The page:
As mentioned in a previous posting, I still haven’t yet moved completely away from Pro Tools 8, in favor of PT 10. Thus, as I keep exploring version 8, I keep finding its massive, incredible deficiencies. It’s to the point that it’s absolutely ridiculous (do you see the root word “ridicule” in there, Avid?). I decided, since I keep having fatal error messages pop up that require me to restart the computer to get the software to run again, maybe I should start a log of all the error messages that come up, keeping me from getting crap done. This is a work in progress unless, miraculously, all the errors listed below end up being all the error messages I end up coming across.

1) Assertion in”../Mdie_TrackPlayer.cpp”, line 469

2) Could not complete the Close Session command because Access violation occured, unable to read location: 0xBAFBF800 at address: 0x7C91OA19 in module: ntdll.dll. (one similar: Could not complete the Close Session command because Access violation occurred, unable to read location: 0x00000038 at address: 0x042E01D4 in module: ProTools.dll)

3) Access violation occurred, unable to read location: 0x00000000 at address: 0x048B8D90 in module: ProTools.dll (also, similarly: Access violation occurred, unable to read location: 0x00000002C at address: 0x049D6B69 in module: ProTools.dll)

4) This one is a frequent annoyance: “One or more ReWire applications did not terminate. You need to manually quit those applications before quitting Pro Tools”

5) Could not complete the Exit command because Access violation occurred, unable to read location: 0x00000010 at address: 0x049F6FCB in module: ProTools.dll.

6) DAE error -7453 was encountered.

7) Access violation occurred, unable to read location: 0x00000008 at address: 0x009322D1 in module: DFW.dll

8) Pro Tools was unable to Auto Backup your session. If your session is on a read-only drive, you must disable “AutoSave” by unchecking “Enable Session File Auto Backup” (located in the Operations tab of the Pro Tools Preferences dialog) to avoid this error. (Error was: Access violation occurred, unable to read location: 0x00000014 at address: 0x049E87DB in module: ProTools.dll)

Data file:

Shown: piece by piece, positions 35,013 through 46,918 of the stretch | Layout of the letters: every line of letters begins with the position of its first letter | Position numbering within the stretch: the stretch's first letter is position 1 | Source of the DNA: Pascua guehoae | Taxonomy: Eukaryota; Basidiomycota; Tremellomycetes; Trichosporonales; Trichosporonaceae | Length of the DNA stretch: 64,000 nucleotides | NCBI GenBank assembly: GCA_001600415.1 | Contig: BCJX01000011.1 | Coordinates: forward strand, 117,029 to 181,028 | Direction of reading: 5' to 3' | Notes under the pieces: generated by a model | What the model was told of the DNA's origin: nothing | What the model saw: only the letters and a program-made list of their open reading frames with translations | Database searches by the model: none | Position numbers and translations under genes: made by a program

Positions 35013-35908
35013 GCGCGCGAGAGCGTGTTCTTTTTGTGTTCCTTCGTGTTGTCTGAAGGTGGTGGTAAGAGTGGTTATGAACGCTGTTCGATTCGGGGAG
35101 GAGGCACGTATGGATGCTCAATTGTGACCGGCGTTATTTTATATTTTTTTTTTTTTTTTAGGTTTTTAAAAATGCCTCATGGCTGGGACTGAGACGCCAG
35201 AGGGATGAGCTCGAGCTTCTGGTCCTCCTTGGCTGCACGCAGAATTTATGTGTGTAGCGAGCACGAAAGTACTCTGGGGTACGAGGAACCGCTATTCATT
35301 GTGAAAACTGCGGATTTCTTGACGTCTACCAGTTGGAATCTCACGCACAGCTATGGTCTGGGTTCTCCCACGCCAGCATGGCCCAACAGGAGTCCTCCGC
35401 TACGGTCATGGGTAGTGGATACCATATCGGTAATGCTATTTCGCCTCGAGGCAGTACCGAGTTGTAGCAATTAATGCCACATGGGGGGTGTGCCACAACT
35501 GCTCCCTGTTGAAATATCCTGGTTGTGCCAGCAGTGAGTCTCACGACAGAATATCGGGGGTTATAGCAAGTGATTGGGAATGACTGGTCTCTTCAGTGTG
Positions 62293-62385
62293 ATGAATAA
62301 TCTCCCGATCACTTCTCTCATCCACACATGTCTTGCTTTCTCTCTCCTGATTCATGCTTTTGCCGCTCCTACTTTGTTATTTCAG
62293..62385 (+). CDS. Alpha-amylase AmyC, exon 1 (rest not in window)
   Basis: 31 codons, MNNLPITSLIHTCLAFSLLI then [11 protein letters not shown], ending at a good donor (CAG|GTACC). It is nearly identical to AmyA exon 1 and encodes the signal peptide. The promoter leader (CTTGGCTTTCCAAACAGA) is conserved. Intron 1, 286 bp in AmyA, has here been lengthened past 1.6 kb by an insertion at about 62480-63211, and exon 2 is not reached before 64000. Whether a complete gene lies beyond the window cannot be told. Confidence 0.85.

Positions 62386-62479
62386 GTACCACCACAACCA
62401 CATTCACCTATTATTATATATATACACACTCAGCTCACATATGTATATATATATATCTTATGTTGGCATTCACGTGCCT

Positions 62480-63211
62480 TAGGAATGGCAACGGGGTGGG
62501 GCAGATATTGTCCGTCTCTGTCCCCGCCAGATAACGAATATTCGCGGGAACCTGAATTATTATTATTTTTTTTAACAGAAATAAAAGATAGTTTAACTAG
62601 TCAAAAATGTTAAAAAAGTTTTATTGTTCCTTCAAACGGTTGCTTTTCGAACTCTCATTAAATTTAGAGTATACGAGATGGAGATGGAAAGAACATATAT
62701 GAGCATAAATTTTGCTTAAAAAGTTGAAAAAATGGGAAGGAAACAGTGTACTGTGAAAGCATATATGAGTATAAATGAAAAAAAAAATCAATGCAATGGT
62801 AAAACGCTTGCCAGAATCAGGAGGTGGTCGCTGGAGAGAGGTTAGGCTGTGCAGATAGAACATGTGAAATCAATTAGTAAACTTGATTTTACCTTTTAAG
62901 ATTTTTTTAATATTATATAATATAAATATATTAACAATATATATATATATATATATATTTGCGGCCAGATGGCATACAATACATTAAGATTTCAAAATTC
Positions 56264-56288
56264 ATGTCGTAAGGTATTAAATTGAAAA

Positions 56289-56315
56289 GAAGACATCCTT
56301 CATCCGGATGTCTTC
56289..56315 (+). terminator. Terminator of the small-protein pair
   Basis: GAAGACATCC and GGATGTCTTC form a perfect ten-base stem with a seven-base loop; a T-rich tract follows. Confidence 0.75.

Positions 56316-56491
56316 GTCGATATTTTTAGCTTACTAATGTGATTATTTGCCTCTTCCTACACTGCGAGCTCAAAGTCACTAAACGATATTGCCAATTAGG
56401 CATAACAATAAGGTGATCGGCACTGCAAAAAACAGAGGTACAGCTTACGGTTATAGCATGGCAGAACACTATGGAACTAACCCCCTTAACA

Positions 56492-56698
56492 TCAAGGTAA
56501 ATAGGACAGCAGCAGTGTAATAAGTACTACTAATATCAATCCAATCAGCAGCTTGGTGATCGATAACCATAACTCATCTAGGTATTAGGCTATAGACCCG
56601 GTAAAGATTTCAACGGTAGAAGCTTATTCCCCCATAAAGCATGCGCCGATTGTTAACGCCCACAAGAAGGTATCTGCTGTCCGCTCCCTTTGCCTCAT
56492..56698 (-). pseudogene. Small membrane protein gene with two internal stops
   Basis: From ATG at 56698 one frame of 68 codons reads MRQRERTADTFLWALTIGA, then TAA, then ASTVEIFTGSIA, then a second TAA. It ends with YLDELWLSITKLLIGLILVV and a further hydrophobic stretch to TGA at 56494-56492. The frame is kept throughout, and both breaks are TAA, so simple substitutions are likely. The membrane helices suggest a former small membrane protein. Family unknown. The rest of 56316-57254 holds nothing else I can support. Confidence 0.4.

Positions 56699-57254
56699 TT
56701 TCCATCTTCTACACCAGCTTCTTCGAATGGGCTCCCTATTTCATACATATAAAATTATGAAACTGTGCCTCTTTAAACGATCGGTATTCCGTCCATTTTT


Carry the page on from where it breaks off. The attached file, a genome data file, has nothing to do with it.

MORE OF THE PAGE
9) Access violation occurred, unable to write location: 0x28A2E000 at address: 0x781472F9 in module: MSVCR80.dll

The fine print:
*Avid’s lawyers would like you to know there is no implied or explicitly expressed claim that the use of “pro” in “Pro Tools” is a shortened version of the word “professional.” “Pro” may be referring to “protein,” “proletariat,” “project,” “proxy,” quite possibly “prohibitive,” and, less likely, “protest.” Given the nature of such vague abbreviations, “Pro Tools,” it’s subsidiaries and parent company will accept no claims that its products are not professional enough as, again, no such claims of the software being “professional” exist.**

**Dear Avid’s lawyers: this is a parody of what you might say. If you are reading this, get a life.

If you’re looking to pass some time, check out the music I’ve been able to record on Pro Tools here:

Ancient Computers


In conversation yesterday, the topic of growing up around computers came about. I have always had what seems to be a knack for technology, to such a degree that, out of high school, I would occasionally make house calls to set up printers, home entertainment systems, and computers. But I think rather than simply attributing it to a “knack,” part of it certainly stems from getting a head start on technology.

Before everyone had computers at home, my dad was in a computer club, and we were, no doubt, among the first people in our city to have a P.C. Our first family computer was a Commodore 64 that was purchased in the mid-80s. When friends would come over, in addition to Nintendo, we also had a slew of computer games that we could play, which were all stored on 5″ floppy disks. Upon typing a long character string on the computer and executing the “run” code, the floppy drive would whirr for what seemed to be five minutes. If the game was big enough, you would have to flip the disk over so the computer could continue loading it. “California Games,” “Test Drive,” “Skate or Die” – we had everything we needed to keep us entertained stored away in a couple huge, plastic floppy disk organizers.